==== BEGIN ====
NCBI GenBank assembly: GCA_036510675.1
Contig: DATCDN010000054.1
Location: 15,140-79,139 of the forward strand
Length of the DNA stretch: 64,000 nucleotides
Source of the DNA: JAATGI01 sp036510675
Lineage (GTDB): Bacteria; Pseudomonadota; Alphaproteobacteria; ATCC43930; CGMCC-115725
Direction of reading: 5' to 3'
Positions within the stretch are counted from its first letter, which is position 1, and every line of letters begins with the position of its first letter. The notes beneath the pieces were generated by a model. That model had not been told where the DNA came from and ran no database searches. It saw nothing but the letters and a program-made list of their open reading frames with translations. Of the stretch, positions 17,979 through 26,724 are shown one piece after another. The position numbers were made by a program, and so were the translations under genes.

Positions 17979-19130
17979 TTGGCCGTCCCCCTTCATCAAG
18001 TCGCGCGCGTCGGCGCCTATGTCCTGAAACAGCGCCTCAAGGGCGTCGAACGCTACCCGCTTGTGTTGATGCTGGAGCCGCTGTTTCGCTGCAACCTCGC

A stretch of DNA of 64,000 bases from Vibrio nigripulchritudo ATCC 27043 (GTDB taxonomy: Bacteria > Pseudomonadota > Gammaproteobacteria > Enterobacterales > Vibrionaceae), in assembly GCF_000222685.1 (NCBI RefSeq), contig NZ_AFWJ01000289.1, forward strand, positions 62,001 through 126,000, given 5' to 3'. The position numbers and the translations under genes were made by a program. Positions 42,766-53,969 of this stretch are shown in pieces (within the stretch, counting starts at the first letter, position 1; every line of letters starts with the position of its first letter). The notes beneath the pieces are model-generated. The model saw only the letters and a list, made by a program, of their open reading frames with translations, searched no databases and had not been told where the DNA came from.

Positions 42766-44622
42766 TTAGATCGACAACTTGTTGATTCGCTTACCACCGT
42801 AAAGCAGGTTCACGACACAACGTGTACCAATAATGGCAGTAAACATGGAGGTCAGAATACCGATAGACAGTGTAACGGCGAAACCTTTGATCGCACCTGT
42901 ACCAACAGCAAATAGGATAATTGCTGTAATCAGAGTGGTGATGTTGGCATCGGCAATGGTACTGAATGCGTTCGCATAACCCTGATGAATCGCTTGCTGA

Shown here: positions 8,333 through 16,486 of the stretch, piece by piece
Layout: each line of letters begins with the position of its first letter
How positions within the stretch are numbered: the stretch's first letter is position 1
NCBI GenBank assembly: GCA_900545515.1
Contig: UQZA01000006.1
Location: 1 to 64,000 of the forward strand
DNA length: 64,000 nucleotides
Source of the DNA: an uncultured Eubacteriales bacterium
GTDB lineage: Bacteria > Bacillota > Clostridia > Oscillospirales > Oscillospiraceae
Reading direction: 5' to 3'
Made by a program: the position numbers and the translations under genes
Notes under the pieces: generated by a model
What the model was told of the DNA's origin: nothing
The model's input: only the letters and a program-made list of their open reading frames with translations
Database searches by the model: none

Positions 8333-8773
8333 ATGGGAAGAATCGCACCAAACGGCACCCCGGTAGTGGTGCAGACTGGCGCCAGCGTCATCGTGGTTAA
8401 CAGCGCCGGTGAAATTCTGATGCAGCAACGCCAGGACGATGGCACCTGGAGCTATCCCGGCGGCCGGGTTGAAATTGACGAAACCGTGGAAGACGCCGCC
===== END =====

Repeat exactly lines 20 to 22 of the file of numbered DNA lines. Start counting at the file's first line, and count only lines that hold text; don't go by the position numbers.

NCBI GenBank assembly: GCA_900545515.1
Contig: UQZA01000006.1
Location: 1 to 64,000 of the forward strand